If you missed the first installment of this article, please see The Essence of Nelson Babies Growing: Part One.
A planting area is born:
We approached the local city council for an area that would be appropriate. We also hoped it would be an area of significance in the region so that families would feel more compelled to plant there. We were delighted when they came back to us with the suggestion of the Centre of NZ where they have a conservation planting programme in progress and are looking for groups to contribute to the planting. This indeed was a significant area for Nelsonians!
The Centre of NZ is the geographical centre of New Zealand. It was deemed so by some surveyor in the UK when the early maps of New Zealand were being developed. Every year when I hike to the top of the hill I picture this surveyor as someone with a sense of humour. Of course the centre of NZ was never going to be on the flat fields all around the hill!
Since 2008, once a year, the local NZ College of Midwives, local iwi, and Nelson City Council, host a planting session in our newly formed whenua area. Representative of this are two large totara trees, which were planted at the start of the area and will stand over the area… and a third ‘Lyndell’ totara.
When we first started looking into providing a planting area, we did expect to come up against some obstruction, especially around burial of ‘body parts’. Strangely enough placenta weren’t considered body parts. Or perhaps we can just be thankful to our maori forbearers who paved the way for us! Checking health regulations, the only restriction was avoiding planting near waterways…easily done on a hill!
The fact that it is a re-vegetation planting area gave us clear guidelines and very little to discuss around ‘rules’ for the area. So we agreed to the council’s following conditions:
- The area will be available over a number of seasons until the entire area is planted out. It will then be closed to further planting.
- The site will only be available for this purpose once a year for the NZCOM event. Casual placenta burying or planting at other times of the year is not permitted.
- Planting programme: this site is part of the council’s wider re-vegetation programme. There is no particular ownership or expectation about the future of the plant that is planted upon an individual’s placenta.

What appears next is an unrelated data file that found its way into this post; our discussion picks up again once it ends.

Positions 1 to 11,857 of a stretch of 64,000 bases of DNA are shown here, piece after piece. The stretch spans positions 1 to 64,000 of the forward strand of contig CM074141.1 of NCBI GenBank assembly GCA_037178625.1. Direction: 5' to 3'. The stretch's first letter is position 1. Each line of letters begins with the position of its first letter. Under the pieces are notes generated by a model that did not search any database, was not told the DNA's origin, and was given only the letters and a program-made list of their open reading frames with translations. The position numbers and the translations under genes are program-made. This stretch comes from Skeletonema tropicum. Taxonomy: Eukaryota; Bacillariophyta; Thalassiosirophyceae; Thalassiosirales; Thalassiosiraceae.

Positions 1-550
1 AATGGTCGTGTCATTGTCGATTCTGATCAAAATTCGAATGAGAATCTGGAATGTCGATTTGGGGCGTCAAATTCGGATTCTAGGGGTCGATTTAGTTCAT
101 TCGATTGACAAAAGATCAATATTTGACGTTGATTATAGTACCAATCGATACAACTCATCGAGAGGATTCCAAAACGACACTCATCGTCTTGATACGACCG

- Participants also need to acknowledge there is no assurance that any individual plant will grow or be maintained to maturity given the usual rates of mortality from restoration projects and, as with any maturing forest, that a number of these plants will be replaced by other species as the restorations process continues. To this end we have selected an appropriate planting time to best ensure survival of the plants.
- Council needs to ensure that appropriate native plants are planted from seeds/cuttings that have been collected from the correct areas (eco-sourced). To best achieve this, only NCC supplied plants can be used for the plantings.
- As this site is a natural restoration area, no markings of any plant locations are permitted.
During the first year of planting, we had no idea how many families would take up the opportunity of this planting area. In this region there are around 1000 births per year. So it was a pleasant surprise to come over the brow of the hill and see the families who had made the trek.
The land is blessed ….
A song and a prayer…..
And the planting begins…..
In 2010, the Nelson Soroptmist club provided a hand crafted seat for rest and reflection alongside the whenua planting area. Maia Hegglun, local carver, builder and father, designed the seat from a cultural perspective, to compliment the Whenua Planting Project. The seat is designed as a sculpture telling the story of the seen and unseen aspects of two different cultures coming together and as a functional enduring seat to be used by families (whanau) and the public.
The area has not been without some interesting discussion. It has led some Maori to express some unease about the area. We left the idea with local iwi for some months for them to have a final say and we would have respected any unease they had, but this wasn’t to be the case. Some Pakeha (European), especially of the mature generation, have also expressed an unease, (or more a queasiness!) about walking past an area where placenta are buried. We hope in time their queasiness will settle. The dogs that walk with them seem relaxed and we haven’t had a single plant lost to dogs digging them up. The plants from the past three years are flourishing!
Families who have planted their whenua in the area use the walk as regular family time to check on the progress of ‘their’ plant. They describe the area as ‘special’ and ‘peaceful’.
Indeed a special place to sit and reflect …Nelson babies growing the area, with flourishing plants representing how life moves on and along…
Toitu he kianga; whatungarongaro he tangata
People are transient things but the land endures